In combat, information superiority may quickly decide who wins or loses. To obtain a current operational picture in real time, humans and machines must be networked using powerful digital command-and-control systems.
Networking military units of the German Army will in future be enabled by battle management systems (BMS). They allow a precise exercise of command and control over military operations by networking vehicle commanders with support units and allies. A digital operational picture is thus created, based on which tactical decisions can be made within a very short amount of time. The new digital command-and-control system for NATO’s rapid-response force is to be fully introduced by 2023. At that time, Germany will assume command and control over this rapid-response force, the Very High Readiness Joint Task Force, or VJTFVery High Readiness Joint Task Force . The BMS is based on the SitaWare software suite, which is widely used in other NATO countries. Following completion of the evaluation, the test unit in Munster submitted an individual recommendation for SitaWare, which is produced by Systematic, a Danish company. The software will initially be run on the already-existing command-and-control systems of the Army.
New possibilities through networking
In combat, the BMS can additionally connect to other sensors and effectors such as cameras and drones, enabling a timely provision of aerial images, for instance. The result is an up-to-date operational picture individually adapted to the needs of the operator, from the soldier on the battlefield to command personnel in the operations centre. At a later stage, the hardware will also be adapted. Another option could be a future use of so-called software-defined radios, a powerful technological basis for an easier exchange of information at all levels. Software-defined radios are more powerful high-frequency transmitters and receivers that use special software to process and encrypt signals.
Out of the lab, straight to the force. With the test and experimental unit created last year in Munster, the Army is choosing a new approach. The idea is to let soldiers realistically test already-available digital technologies with which the force is not yet familiar. Involving the users has obvious advantages.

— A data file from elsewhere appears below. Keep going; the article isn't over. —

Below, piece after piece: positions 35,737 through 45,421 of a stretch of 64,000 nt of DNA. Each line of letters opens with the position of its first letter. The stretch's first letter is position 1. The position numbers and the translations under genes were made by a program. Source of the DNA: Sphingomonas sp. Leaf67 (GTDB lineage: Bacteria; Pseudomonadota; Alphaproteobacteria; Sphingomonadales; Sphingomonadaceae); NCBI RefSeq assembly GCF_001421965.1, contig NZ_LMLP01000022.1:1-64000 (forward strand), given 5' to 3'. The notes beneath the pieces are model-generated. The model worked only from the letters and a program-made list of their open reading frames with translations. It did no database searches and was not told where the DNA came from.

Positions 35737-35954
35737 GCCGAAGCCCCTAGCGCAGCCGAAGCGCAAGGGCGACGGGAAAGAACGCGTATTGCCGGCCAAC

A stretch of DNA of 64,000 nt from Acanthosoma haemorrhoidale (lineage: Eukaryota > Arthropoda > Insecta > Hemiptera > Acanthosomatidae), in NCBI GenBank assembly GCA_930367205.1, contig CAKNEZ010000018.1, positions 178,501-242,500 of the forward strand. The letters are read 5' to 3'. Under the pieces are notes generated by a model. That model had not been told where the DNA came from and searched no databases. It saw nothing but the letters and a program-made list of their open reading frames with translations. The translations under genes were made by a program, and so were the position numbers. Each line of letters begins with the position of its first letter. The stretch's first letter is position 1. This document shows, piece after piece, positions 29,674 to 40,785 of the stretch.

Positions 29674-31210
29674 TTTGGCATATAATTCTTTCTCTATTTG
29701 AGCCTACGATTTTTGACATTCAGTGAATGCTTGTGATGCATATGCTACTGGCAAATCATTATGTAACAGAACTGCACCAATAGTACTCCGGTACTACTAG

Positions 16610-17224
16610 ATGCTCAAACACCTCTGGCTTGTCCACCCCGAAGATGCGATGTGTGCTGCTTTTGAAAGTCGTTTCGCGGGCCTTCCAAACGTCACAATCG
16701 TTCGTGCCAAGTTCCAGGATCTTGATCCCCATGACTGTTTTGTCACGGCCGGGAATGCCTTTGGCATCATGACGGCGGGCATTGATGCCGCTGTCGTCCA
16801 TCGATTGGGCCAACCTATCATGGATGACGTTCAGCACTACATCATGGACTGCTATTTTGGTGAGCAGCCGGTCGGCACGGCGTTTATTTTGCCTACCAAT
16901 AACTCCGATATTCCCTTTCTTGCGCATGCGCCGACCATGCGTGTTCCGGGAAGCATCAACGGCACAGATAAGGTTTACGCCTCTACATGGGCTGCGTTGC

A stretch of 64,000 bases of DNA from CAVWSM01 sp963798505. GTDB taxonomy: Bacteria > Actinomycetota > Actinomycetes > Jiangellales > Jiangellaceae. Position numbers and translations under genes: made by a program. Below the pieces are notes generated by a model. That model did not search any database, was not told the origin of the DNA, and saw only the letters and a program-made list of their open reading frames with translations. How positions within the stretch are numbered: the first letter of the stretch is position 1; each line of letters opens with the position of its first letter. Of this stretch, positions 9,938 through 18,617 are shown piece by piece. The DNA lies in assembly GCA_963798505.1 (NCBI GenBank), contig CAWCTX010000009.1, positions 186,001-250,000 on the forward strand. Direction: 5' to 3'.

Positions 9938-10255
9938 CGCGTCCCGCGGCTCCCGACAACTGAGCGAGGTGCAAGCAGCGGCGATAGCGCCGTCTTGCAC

With the test and experimental unit in Munster, the Army takes a step towards digitalisation. The mission of the test and experimental unit is to test the new, digital command-and-control technologies of the future. User experience is the key word in this context, as the technologies are being tested by the soldiers themselves. Their recommendations and wishes are recorded and taken into account during procurement and product development.
How are the tests conducted?
At the Trauen camp, a garrison near Munster, the soldiers have prepared the test and experimental phases. To find the right system for the Army, a total of 50 combat vehicles are equipped with the required hardware base. Once the vehicles have been fitted with the equipment, various manufacturers place their products at the Army’s disposal – in the case of BMS, a software solution. The systems are then tested under tactical and objective criteria combined with the individual requirements of the force and its materiel. Each product is thus given equal opportunity to prove itself. Using a standardised, normalised and justiciable process, the product is then subjected to exhaustive testing by the force.
Software is tested twice
Once the tests and evaluation have been completed, the force makes its individual product recommendation, which is taken into account during the procurement process. In the case of BMS, for instance, the SitaWare product of the Danish company Systematic was rated highest by the troops. However, procurement itself is handled by the Federal Office of Bundeswehr Equipment, Information Technology and In-Service Support (FOBwEITISS) in Koblenz. There, the products are tested simultaneously in the lab of the Bundeswehr technical centre. Involving the force, however, has obvious advantages: That way, the soldiers later receive exactly the product they need to accomplish their mission, and their experiences and requirements can also be included during product development.
For the digital, land-based operations of tomorrow, the personnel of supporting units must also be involved. That is why Air Force, Joint Support and Enabling Service, Joint Medical Service and Cyber and Information Domain Service Headquarters personnel regularly visit the training area at Munster. The tests aim to simulate and learn lessons from cooperation with Army elements in land-based operations. On 7 December 2020, the first Digitalisation Day will take place, a kind of digital information and demonstration exercise to showcase the Bundeswehr’s digital endeavours. Two years after the kickoff of Army digitalisation, representatives of the Bundeswehr, policy-making and business worlds will receive an overview of what has already been achieved so far as well as an outlook on future armaments projects.
“We need our soldiers to tell us what works, not some senior government official or colonel. At the end of the day, the soldier needs to able to use the item.”